This combo kept me going for quite a few years, helping me become a bit more experimental with less fear of wasting tonnes of film and helping me to develop my own style. It even saw me through the first major test of my photographic life…
My first wedding
Well, not my wedding, someone else’s that I was asked to photograph. I was still in sixth form and a friend of a friend’s wedding photographer backed out a few weeks before the big day. As any of you who have got married will likely attest to, photographers get booked up very early, especially the good ones. But I was a student with no experience, so it was no problem for me! I learnt a hell of a lot in that day. I made a whole load of mistakes, don’t get me wrong, there’s only so far that a few weeks of googling ‘how to do wedding photography’ can take you, but on balance it was a useful, if slightly terrifying, experience. Here’s one of my favourites from that day.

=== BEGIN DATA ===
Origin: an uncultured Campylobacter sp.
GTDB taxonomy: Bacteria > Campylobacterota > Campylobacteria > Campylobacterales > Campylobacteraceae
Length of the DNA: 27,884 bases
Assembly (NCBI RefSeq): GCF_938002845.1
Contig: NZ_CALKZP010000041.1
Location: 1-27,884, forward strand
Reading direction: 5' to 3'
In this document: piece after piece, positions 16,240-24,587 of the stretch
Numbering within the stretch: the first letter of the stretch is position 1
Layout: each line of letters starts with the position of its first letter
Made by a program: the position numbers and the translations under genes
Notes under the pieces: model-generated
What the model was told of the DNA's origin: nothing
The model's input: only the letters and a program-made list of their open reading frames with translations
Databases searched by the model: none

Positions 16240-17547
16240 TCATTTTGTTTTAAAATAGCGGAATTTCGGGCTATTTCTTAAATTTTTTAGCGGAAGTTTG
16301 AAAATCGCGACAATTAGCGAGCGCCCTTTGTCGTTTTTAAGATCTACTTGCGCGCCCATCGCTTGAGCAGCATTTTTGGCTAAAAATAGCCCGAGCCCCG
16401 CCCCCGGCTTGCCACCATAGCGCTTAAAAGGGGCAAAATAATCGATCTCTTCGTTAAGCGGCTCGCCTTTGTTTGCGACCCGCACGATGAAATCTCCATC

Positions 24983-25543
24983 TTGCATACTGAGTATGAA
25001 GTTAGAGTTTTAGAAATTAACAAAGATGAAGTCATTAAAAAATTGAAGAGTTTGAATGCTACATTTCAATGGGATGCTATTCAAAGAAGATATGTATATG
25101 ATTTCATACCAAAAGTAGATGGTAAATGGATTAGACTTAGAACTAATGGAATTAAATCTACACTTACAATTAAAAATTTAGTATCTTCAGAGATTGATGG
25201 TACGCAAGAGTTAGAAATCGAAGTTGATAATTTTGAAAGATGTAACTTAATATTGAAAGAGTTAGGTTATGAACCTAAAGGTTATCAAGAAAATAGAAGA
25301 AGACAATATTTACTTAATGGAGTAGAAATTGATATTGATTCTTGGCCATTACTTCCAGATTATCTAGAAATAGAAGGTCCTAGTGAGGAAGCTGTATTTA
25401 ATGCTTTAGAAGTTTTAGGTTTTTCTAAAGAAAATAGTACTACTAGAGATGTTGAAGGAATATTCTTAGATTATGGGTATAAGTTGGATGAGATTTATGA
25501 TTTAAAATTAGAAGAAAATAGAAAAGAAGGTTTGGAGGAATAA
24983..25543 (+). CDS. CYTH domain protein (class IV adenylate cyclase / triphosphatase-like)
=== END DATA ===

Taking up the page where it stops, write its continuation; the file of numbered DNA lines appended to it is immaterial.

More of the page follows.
One of the key things I learnt that day was that weddings, and almost all photography that involves people, has one key element that you need to concentrate on.
Seems obvious right, but I always seem to see photographers going to extraordinary lengths to get a fantastically arty photo of the brides shoes. Huh? I don’t get it. I genuinely can’t imagine the happy couple looking back in 30 or 40 years time with their kids, and maybe even grandkids, and going “Ahh, remember that darling, those were some really pretty shoes”. But maybe I just don’t get a woman’s love for shoes…
Well, that’s about it for this post. My formative photographic years summed up in just over a thousand words. Plenty more followed this, including a few more weddings, breaking in to the world of Sports photography and even getting my first front page photo in the local paper, but we can save all that for another time.
So, if you do photography (or even if you don’t) why not share your first memory or experience in the comments section. You never know, I might find someone else who didn’t know how to load film correctly.